Star Scene: Leigh Kakaty ~ POP EVIL

Leigh Kakaty‘s scene is Pop Evil mainly … with culture thrown in whenever the chance avails itself. Pop Evil‘s founder and singer states: “I have no free time nowadays. I barely get to do anything, but I used to like golfing. I love to golf if I get a chance, especially if it’s in Australia”. Kakaty laughs and continues: “Nowadays, to be honest, I like seeing culture, I like seeing different cities and different, obviously, states in the US, but also different countries. I can’t wait to see Australia, then when I come back here to the US to be able to talk about our Australian fans, and culture with the people who are around my circle. Every time I hear Australia come up now, I’ll be able to talk about it in a different light. I’m looking forward to that, and obviously when people talk to me about Europe, Canada, Mexico, places I’ve toured before, to give ’em stories, like, ‘Wow, in Mexico, you should see this’ or, ‘You should see this in Germany’, then ‘Australia, you wait. It’s true … people do sleep with black mambas’.”

Kakaty’s sense of humour is evident throughout the interview. Currently he is taking a bit of a break before the Australian tour. He states: “I am, at my home. I’ve been home for the past month. We just got done with a big US headline run, and then we did Europe, and then we had about four weeks off. So I’m real excited to kind of recharge my batteries here. It’s been a colder winter in the US than normal, so I’ve been kind of hibernating in the house, so to speak. I’m in Michigan, so it’s been cold up in Michigan. Finally, today was a little bit – but this week’s been a little bit warmer, but nothing, still gotta wear a jacket. It’s the least I do so I don’t catch a cold or anything. It’s a nightmare for a singer.”

Kakaty’s sense of humour is evident throughout the interview. Currently he is taking a bit of a break before the Australian tour. He states: “I am, at my home. I’ve been home for the past month. We just got done with a big US headline run, and then we did Europe, and then we had about four weeks off. So I’m real excited to kind of recharge my batteries here. It is been a colder winter in the US than normal, so I’ve been kind of hibernating in the house, so to speak. I’m in Michigan, so it is been cold up in Michigan. Finally, today was a little bit – but this week’s been a little bit warmer, but nothing, still gotta wear a jacket. It is the least I do so I don’t catch a cold or anything. It is a nightmare for a singer.”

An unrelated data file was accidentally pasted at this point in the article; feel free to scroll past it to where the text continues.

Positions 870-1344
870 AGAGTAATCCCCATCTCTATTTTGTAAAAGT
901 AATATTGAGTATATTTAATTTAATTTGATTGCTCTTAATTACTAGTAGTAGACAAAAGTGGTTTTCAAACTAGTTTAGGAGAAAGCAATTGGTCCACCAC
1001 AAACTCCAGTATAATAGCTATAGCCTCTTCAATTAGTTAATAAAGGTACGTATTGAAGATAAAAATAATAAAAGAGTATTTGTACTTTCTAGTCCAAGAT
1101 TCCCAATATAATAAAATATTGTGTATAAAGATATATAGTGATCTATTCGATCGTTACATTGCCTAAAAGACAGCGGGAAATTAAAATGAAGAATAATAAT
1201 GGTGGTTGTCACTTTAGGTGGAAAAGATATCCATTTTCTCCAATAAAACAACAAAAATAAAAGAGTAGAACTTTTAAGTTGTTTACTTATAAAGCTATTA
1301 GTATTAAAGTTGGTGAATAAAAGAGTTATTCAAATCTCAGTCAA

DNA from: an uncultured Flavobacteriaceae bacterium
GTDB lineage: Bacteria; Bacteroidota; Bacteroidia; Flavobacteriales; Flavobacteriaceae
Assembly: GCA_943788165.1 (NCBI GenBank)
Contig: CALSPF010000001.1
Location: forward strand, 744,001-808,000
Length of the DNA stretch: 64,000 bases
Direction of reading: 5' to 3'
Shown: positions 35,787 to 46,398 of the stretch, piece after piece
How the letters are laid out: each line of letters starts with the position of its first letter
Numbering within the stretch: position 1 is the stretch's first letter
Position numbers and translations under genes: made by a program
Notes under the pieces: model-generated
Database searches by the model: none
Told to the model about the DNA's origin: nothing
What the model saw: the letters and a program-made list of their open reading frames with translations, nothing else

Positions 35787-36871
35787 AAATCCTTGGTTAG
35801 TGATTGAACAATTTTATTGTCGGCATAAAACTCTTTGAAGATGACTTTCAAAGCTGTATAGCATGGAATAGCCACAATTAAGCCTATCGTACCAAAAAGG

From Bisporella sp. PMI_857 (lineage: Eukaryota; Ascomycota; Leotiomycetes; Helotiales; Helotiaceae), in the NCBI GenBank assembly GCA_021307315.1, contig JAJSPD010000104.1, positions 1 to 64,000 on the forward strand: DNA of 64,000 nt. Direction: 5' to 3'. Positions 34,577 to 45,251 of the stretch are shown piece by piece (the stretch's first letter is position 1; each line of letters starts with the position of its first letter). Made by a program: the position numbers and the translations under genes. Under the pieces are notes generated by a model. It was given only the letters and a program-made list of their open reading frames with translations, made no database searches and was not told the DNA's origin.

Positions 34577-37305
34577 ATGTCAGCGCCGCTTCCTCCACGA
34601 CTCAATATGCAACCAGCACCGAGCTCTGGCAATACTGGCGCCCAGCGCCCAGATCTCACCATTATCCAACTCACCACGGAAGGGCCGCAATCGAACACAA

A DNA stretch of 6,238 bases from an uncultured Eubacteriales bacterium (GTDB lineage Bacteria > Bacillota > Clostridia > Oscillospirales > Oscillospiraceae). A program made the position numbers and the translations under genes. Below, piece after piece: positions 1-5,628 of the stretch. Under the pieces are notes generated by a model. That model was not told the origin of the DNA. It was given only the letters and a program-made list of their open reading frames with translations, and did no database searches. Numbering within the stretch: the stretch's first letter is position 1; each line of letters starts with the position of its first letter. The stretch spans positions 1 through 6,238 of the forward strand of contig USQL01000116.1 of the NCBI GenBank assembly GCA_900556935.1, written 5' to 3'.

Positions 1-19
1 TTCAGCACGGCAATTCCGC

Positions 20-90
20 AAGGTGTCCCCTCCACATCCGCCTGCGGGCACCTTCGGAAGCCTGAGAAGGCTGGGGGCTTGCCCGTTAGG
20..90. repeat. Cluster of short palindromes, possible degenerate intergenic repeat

Having already begun his preparation for the upcoming Australian tour, Kakaty is excited about Australia and simply “can’t wait”. He is humble about his and the band’s achievements, is “grateful” for all the support from down under, and loves that Australians know that “rock is not dead”.  He states: “We’ve heard from all our other friends, and they’re all like, ‘Oh, my gosh, you’re going to Australia’, or ‘you’ve been Europe’, these people really respect rock and metal music. And I didn’t really understand, obviously, we were so excited to experience that and we got our first taste when we played the festivals in Europe, and you really could see that there’s such a respect for live music. It was exciting, you know? In some ways, we like playing to these rock crowds better in ways, ’cause there’s such, and no disrespect to our American fans, the fans that come are die-hards and they’re loyal, and they would go to Melbourne and fit right in with that crowd and go nuts.”

Kakaty continues:  “It is just the masses; they don’t come out the same way. It is that ideology, that you can come to the US and be anything you want. But, well, guess what? Everyone believes that, so everyone thinks their band is better than the next band or they can be the next rock star, they can be the next Donald Trump – you know, I won’t get into it, but you know what I mean? That’s the blessed curse that is the US, and it makes us great and it kind of eats it from the inside. Everyone wants to be the stud, but no one wants to support someone on the come-up, you know what I mean? It is just harder, and I don’t mean just for Pop Evil, I’m not trying to cry a river about it because it just makes it a little more challenging ’cause there’s so many bands trying to get, I mean, what is it? If you chart your band, it is 40, so that means there’s 40 spots on a radio station or on a chart for the millions of bands around the world that want to be charted in the US; it is just very competitive, it is hard. And then, of course, we heard, at least from fans and friends and people that are in these other countries, it is like, well, shoot, there’s some bands that may be not as big in the US, that are massive in other countries. It is interesting, all the fans have taught us, they’re like, ‘Look, if you guys just come to the country, you’ll see’.”

Kakaty continues, genuinely discussing how he respects those fans who make the effort and wants to repay them by hopefully frequently touring: “The thing about the people in Australia, Melbourne, they’ve heard all the excuses, right? Like, ‘Hey, I don’t have any money; the band does not do these tours’, there are so many excuses why some of your favourite American bands don’t come your way. When they actually get those bands that take that dedication and come out, it is a different respect. We are hoping, we have certainly seen that in Canada and Europe, and hopefully, we’re going to see that again in Australia as well. The distance is tough, it is a bit of a challenge and it takes eight years, or I think it may be even longer, but it is taken about eight years to finally get the whole full-package to work. I am really grateful, and hoping that fans that reading this article are going to be open-minded to giving us a shot, and hopefully when they do, we’re going to crush this live show and make ’em hungry to see us come back. Hopefully, we can get back to some of the festivals where more of the masses of people could see us, and then they support us ’cause we keep making the effort to come back.”